A typical dungeon crawl only takes around ten minutes, but given how unforgiving those dungeons are, this is a good thing. Had Rewind focused on multi-level dungeons that take several hours to complete, the experience wouldn’t be as enjoyable, as you’ll be dying a lot. Losing ten minutes isn’t nearly as frustrating as getting killed after a two-hour dungeon trek. Unlike the dungeons themselves, which are randomly generated, you hand-pick your character’s class and race. You’ll typically need to choose your adventurer according to the dangers you face. There’s no point in taking a wizard into a dungeon where the enemies are immune to magic, for example. This does mean that you’ll often have to rely on trial and error, which further ties into the feeling of Rewind being a difficult game, which the game itself is eager to remind you of at every opportunity. Character classes especially become important when you’re facing a boss dungeon, with a boss always appearing as a high-level enemy, which has specific weaknesses you’ll need to figure out and exploit.

The inherent difficulty is a good thing, because although you’ll die plenty of times, Rewind never feels unfair. You’ll always understand why you died, simply because the core gameplay experience is so streamlined to understand. In essence, you’re simply pointing and clicking: there is no need to have quick reflexes or master difficult combos. All you need are your own wits, the right character loadout, and a bit of luck with the dungeon layout. Granted, that last one is one aspect where Rewind does fail occasionally, as a dungeon can really feel like it’s stacked against you, or it can even end up being a dead end. Fortunately, dungeon crawls are so short that you can simply give it another try in case you run into a “bad” dungeon. We should also mention that the ‘rewind’ in the title doesn’t just refer to the fact that this is a remaster of the previous Desktop Dungeons. The game includes an actual rewind feature, which is seamlessly integrated and gives you a single additional shot at a dungeon should you make a mistake.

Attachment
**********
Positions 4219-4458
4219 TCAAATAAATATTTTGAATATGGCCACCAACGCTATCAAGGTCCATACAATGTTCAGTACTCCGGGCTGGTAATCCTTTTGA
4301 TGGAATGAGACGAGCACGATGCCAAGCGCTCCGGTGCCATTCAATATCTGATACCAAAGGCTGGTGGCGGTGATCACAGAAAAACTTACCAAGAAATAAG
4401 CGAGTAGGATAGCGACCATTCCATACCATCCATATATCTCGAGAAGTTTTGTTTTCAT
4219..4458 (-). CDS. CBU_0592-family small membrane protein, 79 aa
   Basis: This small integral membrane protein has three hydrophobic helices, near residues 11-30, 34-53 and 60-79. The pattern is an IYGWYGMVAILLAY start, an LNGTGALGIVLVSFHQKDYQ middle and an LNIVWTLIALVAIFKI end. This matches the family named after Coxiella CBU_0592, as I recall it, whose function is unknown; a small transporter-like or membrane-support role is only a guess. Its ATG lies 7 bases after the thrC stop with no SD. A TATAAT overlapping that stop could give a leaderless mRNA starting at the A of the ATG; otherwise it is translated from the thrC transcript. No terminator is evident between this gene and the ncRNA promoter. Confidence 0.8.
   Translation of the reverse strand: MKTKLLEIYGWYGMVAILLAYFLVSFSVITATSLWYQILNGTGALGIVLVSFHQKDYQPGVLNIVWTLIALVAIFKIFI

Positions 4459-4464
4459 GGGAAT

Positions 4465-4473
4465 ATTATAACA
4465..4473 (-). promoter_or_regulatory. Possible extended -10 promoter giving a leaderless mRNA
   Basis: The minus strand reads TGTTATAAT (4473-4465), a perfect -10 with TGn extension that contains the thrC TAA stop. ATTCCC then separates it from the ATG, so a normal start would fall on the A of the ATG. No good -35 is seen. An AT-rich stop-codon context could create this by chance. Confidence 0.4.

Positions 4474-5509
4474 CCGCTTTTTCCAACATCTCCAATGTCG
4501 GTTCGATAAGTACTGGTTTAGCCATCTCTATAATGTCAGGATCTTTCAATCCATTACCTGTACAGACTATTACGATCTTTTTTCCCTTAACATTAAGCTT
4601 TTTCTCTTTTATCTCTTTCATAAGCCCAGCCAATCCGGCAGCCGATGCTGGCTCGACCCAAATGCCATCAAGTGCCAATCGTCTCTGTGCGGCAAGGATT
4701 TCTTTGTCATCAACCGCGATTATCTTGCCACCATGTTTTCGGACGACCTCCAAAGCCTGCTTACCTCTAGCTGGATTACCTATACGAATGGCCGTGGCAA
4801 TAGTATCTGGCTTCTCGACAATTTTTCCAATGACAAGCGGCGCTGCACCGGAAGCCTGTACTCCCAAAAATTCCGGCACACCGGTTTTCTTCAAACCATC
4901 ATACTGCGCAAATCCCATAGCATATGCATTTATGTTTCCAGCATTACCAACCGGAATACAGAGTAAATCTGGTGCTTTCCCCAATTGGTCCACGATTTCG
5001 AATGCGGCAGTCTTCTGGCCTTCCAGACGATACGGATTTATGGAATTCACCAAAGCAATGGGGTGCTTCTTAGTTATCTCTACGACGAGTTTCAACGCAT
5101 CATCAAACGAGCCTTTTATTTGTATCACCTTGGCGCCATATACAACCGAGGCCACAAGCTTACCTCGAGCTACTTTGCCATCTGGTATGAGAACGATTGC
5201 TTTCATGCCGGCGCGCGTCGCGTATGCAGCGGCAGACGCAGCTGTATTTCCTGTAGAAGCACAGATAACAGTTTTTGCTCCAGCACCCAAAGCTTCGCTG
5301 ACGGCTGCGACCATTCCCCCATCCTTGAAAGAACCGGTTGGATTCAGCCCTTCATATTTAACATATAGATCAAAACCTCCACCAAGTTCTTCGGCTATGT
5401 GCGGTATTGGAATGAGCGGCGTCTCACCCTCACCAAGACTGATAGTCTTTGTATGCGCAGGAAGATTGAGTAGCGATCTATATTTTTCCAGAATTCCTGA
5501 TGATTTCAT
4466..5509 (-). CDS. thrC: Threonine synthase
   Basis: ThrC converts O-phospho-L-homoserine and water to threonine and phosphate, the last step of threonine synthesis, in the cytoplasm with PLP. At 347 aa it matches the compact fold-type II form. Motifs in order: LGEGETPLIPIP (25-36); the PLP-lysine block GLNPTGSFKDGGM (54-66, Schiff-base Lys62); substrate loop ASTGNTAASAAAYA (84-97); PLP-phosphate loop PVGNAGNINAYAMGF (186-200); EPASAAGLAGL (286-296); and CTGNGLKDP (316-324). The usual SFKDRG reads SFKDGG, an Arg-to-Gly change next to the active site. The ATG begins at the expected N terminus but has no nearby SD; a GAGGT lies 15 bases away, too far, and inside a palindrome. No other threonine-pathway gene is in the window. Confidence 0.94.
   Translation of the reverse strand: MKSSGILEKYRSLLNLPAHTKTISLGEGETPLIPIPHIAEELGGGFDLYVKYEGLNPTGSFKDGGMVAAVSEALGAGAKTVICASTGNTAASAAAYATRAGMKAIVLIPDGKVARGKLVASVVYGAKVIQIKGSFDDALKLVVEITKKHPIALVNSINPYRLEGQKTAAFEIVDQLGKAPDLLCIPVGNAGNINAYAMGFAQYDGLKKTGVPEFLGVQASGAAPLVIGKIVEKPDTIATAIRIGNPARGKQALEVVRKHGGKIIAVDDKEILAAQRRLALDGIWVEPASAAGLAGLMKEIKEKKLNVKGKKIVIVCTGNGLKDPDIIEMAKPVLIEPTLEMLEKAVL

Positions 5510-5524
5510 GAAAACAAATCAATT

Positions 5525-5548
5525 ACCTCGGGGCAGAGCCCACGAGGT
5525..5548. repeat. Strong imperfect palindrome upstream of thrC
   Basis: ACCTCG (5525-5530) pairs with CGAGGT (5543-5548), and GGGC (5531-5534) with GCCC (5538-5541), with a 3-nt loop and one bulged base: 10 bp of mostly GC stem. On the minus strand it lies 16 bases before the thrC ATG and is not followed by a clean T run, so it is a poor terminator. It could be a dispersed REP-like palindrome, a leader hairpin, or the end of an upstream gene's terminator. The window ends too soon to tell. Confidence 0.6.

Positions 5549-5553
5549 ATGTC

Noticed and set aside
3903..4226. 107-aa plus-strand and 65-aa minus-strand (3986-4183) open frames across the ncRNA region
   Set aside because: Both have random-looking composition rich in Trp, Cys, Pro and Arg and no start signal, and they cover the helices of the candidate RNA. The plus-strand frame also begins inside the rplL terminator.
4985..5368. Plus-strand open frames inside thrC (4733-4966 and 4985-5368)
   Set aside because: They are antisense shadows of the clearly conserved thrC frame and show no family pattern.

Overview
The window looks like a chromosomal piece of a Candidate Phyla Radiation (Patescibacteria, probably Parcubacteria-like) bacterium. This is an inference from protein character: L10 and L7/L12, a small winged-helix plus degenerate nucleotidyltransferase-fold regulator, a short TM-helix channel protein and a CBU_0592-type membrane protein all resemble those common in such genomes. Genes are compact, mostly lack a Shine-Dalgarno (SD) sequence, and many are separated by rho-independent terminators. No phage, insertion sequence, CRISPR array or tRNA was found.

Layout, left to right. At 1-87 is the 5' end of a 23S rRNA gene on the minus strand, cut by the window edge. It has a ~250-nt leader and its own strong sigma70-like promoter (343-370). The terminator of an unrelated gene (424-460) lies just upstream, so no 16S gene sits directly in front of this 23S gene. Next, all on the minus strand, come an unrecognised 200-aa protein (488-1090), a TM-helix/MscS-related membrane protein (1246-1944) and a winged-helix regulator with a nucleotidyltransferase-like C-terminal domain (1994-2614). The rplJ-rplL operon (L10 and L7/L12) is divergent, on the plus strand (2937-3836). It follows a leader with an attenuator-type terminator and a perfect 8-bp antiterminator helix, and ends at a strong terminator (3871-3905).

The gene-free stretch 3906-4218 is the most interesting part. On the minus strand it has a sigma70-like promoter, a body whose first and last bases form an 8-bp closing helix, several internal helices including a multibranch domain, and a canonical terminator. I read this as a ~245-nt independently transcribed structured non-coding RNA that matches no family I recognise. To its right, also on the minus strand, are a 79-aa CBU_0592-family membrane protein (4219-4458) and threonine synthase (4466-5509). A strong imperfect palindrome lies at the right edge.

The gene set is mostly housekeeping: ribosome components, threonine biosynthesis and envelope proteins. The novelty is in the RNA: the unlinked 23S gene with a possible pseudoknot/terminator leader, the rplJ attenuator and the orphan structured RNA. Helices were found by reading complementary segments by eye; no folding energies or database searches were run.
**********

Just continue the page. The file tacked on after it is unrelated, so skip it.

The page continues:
The city-building aspect involves less death, but otherwise retains the accessibility that makes dungeon crawling so enjoyable. As you clear the surroundings of your budding town, you’ll find new buildings on the outskirts, which you can then spend gold on to upgrade them. Upgraded buildings provide additional character classes, better gear, and new allies. More mechanics are gradually introduced, both inside dungeons and as you rise in the ranks of sovereignty, but Rewind never feels overwhelming.

We initially expected Rewind to be a fairly short title, and were pleasantly surprised by just how content-packed the game is, especially for the asking price. Apart from the main game, there is a daily dungeon that incentivizes you to return to Rewind for a short burst of gameplay every day. There are also a handful of so-called puzzle levels, which aren’t randomly generated but challenge you with playing the game in a specific way. These typically are more difficult than the normal dungeons, but they are satisfying to complete. They are completely optional too, in case you aren’t a glutton for punishment. The majority of Rewind‘s campaign is simply remastered from the original, but there is some new content here, including those aforementioned puzzles and dailies. Combined with the relatively low price of entry and addictive gameplay, this is a game we recommend double dipping for, even if you missed out on Rewind’s “free” window.


Fast-paced, content-packed, and addictive, Desktop Dungeons: Rewind turned out to be an incredibly pleasant surprise. The high degree of accessibility will hook you in and the fiendishly difficult gameplay will keep you engaged and returning for more. The only nitpicks we have are that the game’s audio is a tad underwhelming and that sometimes you’ll run into a randomly generated dungeon that feels stacked against you. Don’t let that deter you from giving Rewind a shot, however, as this is truly a gem hiding in plain sight.

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Rating: 8.0/10 (1 vote cast)
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Rating: -1 (from 1 vote)
Desktop Dungeons: Rewind - Review, 8.0 out of 10 based on 1 rating